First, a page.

By Mia Bains, Features


“I will unite our country not with words but with actions”

Rishi Sunak

Key events

-Following the resignation of Liz Truss on Oct 22, a vote was held among Conservative MPs to determine the new prime minister.

-This vote did not include Conservative party members, and the outcome was that Rishi Sunak would become the new PM on October 25th.

-He has made history as the youngest prime minister since 1783, the richest, and as the first British Asian prime minister.

Political Timeline

2015: Sunak is elected as MP for Richmond, North Yorkshire

2016: Sunak votes in favour of Brexit in the referendum

2018: He becomes the Under-Secretary of State for Local Govt

2019: Sunak supports Boris Johnson in his campaign to become Prime Minister

2019: Sunak becomes Chief Secretary to the Treasury

2020: He becomes Chancellor of the Exchequer

2021: Sunak resigns citing that “the public rightly expect government to be conducted properly, competently and seriously”

September 2022: Sunak runs for Prime Minister, following the resignation of Boris Johnson and loses the vote to Liz Truss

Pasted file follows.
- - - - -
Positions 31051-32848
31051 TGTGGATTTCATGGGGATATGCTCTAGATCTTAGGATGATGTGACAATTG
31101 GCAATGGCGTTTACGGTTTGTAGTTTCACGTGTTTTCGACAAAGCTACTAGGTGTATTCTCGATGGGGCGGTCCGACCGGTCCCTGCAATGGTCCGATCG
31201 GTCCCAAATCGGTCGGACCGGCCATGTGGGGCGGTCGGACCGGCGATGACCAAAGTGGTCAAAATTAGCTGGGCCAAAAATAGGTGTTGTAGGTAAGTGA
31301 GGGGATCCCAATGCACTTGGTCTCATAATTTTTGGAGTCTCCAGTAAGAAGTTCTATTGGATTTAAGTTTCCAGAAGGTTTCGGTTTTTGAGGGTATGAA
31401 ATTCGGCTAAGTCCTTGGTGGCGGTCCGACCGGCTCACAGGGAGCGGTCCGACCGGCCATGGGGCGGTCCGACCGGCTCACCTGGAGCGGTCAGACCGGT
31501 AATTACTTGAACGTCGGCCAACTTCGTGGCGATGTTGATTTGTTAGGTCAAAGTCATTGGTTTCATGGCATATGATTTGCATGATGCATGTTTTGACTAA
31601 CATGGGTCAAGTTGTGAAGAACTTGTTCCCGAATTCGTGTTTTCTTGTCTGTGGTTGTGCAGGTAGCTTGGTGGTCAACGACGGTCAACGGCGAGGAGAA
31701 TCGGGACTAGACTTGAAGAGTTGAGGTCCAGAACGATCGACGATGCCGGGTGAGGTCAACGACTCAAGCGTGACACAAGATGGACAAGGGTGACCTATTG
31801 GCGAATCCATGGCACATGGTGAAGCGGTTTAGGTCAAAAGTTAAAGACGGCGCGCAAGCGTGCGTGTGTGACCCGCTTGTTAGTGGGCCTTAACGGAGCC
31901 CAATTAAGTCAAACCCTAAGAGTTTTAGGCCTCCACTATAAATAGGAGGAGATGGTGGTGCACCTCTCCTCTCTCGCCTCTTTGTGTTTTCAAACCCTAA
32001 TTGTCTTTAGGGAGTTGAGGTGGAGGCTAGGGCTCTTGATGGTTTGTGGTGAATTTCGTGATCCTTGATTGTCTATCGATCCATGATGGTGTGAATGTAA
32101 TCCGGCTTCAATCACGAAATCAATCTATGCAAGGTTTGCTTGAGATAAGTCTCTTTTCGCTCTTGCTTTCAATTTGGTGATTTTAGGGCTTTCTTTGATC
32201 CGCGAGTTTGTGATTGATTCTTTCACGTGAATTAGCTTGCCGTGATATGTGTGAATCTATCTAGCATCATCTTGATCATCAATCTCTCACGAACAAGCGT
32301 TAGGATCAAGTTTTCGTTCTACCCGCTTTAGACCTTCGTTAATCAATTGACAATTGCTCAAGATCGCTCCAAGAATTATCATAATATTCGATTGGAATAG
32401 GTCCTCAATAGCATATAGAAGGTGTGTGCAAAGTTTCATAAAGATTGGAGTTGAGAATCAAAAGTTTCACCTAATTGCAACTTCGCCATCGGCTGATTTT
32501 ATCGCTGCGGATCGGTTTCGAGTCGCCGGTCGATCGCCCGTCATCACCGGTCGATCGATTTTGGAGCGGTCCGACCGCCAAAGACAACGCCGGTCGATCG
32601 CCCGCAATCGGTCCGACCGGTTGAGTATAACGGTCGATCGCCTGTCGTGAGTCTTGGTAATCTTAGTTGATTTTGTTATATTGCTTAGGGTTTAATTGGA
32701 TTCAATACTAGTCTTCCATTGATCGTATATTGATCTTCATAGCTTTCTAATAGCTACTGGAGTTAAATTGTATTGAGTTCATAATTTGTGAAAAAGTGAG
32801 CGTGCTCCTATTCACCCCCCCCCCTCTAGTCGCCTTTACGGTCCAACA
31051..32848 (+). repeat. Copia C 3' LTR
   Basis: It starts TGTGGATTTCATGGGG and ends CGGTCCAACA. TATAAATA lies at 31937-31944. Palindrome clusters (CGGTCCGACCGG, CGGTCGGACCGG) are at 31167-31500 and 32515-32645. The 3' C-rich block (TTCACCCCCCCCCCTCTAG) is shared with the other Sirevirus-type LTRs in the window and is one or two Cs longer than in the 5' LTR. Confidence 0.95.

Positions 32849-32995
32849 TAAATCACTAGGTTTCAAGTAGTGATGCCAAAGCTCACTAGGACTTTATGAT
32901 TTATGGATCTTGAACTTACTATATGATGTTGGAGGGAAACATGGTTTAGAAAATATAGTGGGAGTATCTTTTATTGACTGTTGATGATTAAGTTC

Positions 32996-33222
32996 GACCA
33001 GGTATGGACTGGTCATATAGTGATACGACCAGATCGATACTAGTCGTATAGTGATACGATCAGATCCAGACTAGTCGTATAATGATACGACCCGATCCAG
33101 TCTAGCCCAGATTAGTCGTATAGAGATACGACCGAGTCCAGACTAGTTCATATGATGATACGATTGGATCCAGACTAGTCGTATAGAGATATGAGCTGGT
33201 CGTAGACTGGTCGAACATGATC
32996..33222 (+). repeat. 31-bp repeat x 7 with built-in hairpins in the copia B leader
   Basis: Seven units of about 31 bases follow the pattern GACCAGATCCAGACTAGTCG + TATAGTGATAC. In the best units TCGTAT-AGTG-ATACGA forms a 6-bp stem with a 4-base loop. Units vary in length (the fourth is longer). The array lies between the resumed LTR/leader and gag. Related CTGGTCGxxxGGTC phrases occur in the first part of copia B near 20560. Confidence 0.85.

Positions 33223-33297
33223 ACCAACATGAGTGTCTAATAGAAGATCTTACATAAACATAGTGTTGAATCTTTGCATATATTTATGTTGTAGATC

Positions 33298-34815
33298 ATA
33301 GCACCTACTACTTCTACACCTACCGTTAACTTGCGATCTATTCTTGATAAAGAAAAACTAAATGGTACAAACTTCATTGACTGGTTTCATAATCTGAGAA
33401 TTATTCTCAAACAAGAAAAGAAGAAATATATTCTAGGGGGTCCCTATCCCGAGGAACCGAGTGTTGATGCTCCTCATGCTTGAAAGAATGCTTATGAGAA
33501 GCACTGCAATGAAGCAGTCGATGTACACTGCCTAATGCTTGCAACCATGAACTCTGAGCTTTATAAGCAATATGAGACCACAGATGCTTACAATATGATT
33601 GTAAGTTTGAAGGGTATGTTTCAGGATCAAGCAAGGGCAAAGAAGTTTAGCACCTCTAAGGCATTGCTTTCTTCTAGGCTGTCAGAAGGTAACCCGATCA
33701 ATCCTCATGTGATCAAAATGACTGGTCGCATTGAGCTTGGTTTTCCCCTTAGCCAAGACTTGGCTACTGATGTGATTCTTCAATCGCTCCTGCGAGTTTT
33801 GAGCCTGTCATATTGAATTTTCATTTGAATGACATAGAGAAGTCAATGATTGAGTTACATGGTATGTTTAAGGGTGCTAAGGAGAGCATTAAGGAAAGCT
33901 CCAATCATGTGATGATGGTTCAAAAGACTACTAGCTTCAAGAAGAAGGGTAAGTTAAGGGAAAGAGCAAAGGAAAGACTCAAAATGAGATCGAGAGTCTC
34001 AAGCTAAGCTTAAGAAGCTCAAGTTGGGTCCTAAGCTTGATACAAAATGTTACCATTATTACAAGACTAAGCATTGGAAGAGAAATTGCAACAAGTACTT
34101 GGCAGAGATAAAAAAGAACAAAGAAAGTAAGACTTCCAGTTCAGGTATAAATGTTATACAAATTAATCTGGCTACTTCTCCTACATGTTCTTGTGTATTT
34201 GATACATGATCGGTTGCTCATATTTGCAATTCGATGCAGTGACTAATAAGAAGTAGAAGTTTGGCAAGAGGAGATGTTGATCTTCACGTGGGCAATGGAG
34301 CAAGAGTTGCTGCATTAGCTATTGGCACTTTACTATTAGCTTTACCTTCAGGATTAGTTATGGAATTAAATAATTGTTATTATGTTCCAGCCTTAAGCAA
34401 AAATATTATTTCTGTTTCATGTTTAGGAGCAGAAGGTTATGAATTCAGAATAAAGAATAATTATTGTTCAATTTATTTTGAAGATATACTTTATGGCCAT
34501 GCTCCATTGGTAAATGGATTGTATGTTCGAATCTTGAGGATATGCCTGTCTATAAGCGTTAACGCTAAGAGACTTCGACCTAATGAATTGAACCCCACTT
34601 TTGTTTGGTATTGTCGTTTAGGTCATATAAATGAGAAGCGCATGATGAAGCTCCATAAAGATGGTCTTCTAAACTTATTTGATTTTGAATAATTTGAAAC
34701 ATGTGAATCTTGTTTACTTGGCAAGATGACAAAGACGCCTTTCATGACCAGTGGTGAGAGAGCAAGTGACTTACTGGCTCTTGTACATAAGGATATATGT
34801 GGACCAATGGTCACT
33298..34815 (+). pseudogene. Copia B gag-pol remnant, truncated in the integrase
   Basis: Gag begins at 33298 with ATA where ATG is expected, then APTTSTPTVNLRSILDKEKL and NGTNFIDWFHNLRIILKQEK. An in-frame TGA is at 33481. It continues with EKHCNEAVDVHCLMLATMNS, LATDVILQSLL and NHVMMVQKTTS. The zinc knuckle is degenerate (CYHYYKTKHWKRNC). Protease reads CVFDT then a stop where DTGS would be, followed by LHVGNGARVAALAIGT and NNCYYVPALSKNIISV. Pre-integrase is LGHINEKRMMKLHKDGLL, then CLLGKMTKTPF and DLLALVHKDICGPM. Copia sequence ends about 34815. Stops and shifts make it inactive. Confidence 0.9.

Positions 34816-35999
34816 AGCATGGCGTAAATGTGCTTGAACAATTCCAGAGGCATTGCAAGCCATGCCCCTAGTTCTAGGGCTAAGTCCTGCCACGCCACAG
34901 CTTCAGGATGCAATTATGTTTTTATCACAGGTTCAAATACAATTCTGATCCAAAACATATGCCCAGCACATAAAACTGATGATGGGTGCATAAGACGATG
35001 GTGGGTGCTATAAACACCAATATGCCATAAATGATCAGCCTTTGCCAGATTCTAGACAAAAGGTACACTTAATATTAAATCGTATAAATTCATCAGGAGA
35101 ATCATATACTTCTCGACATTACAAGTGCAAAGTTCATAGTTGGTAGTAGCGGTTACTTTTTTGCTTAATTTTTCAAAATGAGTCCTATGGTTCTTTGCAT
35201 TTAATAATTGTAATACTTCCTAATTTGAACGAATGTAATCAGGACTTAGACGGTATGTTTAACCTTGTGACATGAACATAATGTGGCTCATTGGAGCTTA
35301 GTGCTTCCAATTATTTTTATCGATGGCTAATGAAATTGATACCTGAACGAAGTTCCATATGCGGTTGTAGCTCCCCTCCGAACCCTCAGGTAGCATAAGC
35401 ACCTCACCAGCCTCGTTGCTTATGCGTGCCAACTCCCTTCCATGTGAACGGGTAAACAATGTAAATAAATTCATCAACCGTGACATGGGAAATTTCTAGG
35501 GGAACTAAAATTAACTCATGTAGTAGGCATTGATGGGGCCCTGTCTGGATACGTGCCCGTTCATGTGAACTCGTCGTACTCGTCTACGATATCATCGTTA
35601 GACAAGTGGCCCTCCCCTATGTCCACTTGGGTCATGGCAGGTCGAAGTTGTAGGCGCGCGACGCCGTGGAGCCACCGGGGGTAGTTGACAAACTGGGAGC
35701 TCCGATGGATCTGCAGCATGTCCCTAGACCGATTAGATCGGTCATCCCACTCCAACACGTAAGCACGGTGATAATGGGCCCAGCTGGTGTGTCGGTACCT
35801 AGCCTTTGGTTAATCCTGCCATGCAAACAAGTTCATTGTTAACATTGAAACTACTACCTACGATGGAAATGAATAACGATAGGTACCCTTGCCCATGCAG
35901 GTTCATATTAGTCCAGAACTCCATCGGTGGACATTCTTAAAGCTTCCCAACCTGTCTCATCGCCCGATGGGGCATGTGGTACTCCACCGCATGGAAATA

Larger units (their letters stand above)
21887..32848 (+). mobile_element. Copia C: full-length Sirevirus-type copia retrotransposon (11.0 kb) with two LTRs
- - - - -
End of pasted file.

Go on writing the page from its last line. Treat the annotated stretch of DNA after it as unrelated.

October 2022: Sunak runs again for Prime Minister and this time succeeds, following the resignation of Liz Truss

Key Policies and Actions

Rishi Sunak pledges to “unite” the country with his “actions”- but what exactly are these proposed actions? Listed below are the key changes that he’ll make in hopes of uniting both the people and his party amid an economic and political crisis:

-Reinforcing the 2019 Fracking Ban- Sunak has pledged to reinstate this ban which Liz Truss controversially removed during her one-month prime ministership. This has been met largely with support, due to the widely known negative repercussions of fracking.

-Offshore Wind- Instead of onshore wind, Sunak is opting to promote offshore wind largely due to complex planning permissions for onshore wind power stations. This has been met with opposition as wind power could help balance out the strain we are facing as a result of the energy crisis.

-Tax cuts – Sunak wants to cut taxes by 2024, however unlike Truss his path is to wait until inflation has declined. He planned to only cut income tax by 1p, then rising to 3p, taking a more cautious approach.

-Planning – Whereas Liz Truss aimed to create “investment zones” suitable for new housing, Sunak has taken a different angle, supporting the use of brownfield sites, which will be met with both support and resistance. Some argue that brownfield sites will be a more expensive and long-winded route, whereas others want to protect the thinning green belt.


Categories: Features